Florida State’s offense started where it left off in its loss to Virginia Tech, struggling to get anything going and often looking out of sorts and outmatched.
On its first three possessions, FSU ran 14 plays for 30 yards, a 2.14 yard average, and punted all three times. Running back Khalan Laborn injured his leg returning a kickoff to set up the Seminoles’ second drive of the night and had to be carted off. It felt like everything that could go wrong, did.
The offensive line also picked up where they left off, struggling to create any room in the running game. Despite a 27-yard touchdown pass from quarterback Deondre Francois to wide receiver Tamorrion Terry on FSU’s fourth drive, Florida State’s first touchdown of the 2018 season, at the end of the first quarter, Florida State finished the quarter with seven rushes for 16 yards, a 2.3 yards per carry average, while Francois was 8/13 for 106 yards, an 8.2 yard average.
On FSU’s fifth drive in the second quarter they scored a touchdown again, on a good read and keeper by Francois as he walked into the end zone untouched. An extra point tacked on by kicker Ricky Aguayo made the score 16-14, Samford.
A turnover forced by the defense on an A.J. Westbrook interception gave the offense great field position near midfield but the offense couldn’t capitalize, having to punt again. They punted on their seventh drive too, their fifth of the first half.
On Florida State’s eighth drive Aguayo missed a 40 yard field goal. On the very next play Samford’s Roland Adams fumbled, and two plays later Francois connected with Terry again for another touchdown, this time a 17-yard strike with 1:44 remaining in the first half.
Going into halftime, Francois was 15/22 for 194 yards, an 8.8 yard average, with two touchdowns. While running back Jacques Patrick had a good 4.1 yard rushing average the running game couldn’t get anything going, collectively going 18 for 54 yards, a 3.0 yard average. Cam Akers also again struggled to get anything going, and was still pressing too much, like he did versus Virginia Tech, with just 16 yards on five rushes in the first half.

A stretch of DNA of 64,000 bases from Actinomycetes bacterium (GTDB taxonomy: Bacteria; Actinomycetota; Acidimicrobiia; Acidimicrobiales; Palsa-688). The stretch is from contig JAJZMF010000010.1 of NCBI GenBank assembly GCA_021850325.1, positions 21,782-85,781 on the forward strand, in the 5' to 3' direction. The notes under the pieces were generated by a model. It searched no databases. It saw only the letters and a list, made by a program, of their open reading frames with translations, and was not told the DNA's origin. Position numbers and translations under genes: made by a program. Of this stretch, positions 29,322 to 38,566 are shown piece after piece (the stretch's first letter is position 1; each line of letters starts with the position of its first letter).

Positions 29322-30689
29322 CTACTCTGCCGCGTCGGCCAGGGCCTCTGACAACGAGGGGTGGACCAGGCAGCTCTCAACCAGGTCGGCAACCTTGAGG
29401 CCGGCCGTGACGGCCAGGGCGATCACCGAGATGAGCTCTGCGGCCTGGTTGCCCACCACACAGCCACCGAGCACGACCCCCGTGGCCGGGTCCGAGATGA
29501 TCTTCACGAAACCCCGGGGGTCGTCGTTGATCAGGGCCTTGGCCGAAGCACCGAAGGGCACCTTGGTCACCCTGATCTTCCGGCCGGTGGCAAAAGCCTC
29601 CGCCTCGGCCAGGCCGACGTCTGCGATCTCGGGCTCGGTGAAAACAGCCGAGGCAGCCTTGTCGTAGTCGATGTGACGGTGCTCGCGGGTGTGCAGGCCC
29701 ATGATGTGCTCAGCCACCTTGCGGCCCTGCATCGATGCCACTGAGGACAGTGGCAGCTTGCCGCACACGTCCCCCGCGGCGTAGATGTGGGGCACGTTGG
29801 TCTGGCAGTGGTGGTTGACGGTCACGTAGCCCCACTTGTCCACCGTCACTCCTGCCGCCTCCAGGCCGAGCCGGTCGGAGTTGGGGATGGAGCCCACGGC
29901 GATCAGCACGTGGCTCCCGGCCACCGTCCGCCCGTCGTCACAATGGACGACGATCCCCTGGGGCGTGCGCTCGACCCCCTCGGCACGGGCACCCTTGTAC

At halftime, FSU was out-gained in total yardage by Samford, 248 to 341, and in yards per play, 6.2 to 8.5.
In the second half, the offensive line continued to suffer injuries and rotate players as an already thin group got thinner. A hobbled Cole Minshew came out for Arthur Williams and Brad Scott filled in for an injured Derrick Kelly. The line soon changed again, with it left to right Kelly, Williams, Alec Eberle, the redshirt sophomore Baveon Johnson in at right guard, and redshirt freshman Brady Scott in at tackle. Scott would finish the game at left tackle.
Unfortunately, FSU could not get out of their own way virtually all night. Akers fumbled, the offense punted on their next two drives after that, and on Florida State’s fourteenth drive of the night Aguayo missed yet another field goal, this time a 42-yarder.
There were mistakes everywhere. Bad snaps, poor blocking, missed reads, and turnovers. But on FSU’s fifteenth drive of the night, Francois connected with tight end Tre’ McKitty for a five yard touchdown, capping off an 11 play, 82-yard drive. It was Florida State’s first lead of the night, of the 2018 season, and the go-ahead score, putting them ahead of Samford 27-26. Francois converted the two-point attempt on a pass to Nyqwan Murray, extending a three-point lead.
In all, FSU was 4/14 on third-down conversions and averaged an anemic 5.6 yards per play against an FCS opponent. However, after going 0-4 against Virginia Tech in the red zone FSU finished 3-3. Francois finished with 7.0 yards per attempt and 320 passing yards and no sacks, but the running game is still searching for answers, stumbling to 3.8 yards per rush on 35 carries.
Francois appeared to do a bit better on his reads after another week of practice, but with the struggles of the offensive line, rushing lanes were hard to impossible come by.
Offensive tackle Jauan Williams especially struggled early in the game and was pulled. The offensive line continues to be a sore spot for the offense, and limits everything Willie Taggart tries to do, and forces them to rely on Francois and the receivers to move the ball.
It appears certain there will be more changes to the unit as Taggart and staff try to find a combination that works.